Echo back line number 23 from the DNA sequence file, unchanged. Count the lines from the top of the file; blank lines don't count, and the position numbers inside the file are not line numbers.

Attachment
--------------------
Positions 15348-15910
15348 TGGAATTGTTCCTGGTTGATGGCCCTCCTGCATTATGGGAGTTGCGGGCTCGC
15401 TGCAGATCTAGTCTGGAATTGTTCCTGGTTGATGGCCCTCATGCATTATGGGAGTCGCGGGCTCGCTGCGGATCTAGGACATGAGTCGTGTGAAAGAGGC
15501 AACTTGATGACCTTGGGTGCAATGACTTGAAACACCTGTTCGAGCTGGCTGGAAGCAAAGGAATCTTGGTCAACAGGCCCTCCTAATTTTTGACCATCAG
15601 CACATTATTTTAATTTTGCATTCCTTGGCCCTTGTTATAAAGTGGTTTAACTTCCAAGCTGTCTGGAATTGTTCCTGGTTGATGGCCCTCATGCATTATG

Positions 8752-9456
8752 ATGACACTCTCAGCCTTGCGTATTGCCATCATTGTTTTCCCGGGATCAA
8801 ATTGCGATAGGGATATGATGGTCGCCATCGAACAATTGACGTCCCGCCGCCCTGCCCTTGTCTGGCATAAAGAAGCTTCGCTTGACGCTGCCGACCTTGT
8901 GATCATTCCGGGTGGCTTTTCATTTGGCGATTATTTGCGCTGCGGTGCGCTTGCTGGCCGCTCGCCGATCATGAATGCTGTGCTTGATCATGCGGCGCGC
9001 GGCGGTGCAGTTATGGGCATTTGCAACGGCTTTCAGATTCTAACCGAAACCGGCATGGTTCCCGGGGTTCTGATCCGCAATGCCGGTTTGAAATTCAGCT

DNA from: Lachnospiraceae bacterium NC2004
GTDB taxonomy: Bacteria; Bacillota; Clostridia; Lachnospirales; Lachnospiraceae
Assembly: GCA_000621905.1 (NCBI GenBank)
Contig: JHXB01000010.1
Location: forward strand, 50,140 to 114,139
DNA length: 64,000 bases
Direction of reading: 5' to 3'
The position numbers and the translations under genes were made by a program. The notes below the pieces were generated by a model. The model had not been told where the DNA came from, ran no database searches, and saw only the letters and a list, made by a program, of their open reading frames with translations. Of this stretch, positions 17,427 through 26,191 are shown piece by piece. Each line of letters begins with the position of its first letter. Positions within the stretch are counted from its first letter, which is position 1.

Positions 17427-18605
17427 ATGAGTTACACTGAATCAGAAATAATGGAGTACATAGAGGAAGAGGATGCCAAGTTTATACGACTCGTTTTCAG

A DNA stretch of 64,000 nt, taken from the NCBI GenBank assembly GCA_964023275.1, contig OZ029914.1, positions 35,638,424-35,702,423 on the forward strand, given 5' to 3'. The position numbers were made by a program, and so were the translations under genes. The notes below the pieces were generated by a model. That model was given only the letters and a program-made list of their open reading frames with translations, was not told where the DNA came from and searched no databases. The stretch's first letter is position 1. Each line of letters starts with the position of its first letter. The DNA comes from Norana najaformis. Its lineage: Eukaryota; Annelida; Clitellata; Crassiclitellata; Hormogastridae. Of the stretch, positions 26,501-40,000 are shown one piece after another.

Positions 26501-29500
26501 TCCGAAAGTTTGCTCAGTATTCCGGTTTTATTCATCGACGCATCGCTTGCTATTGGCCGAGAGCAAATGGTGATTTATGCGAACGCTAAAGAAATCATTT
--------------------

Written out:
26501 TCCGAAAGTTTGCTCAGTATTCCGGTTTTATTCATCGACGCATCGCTTGCTATTGGCCGAGAGCAAATGGTGATTTATGCGAACGCTAAAGAAATCATTT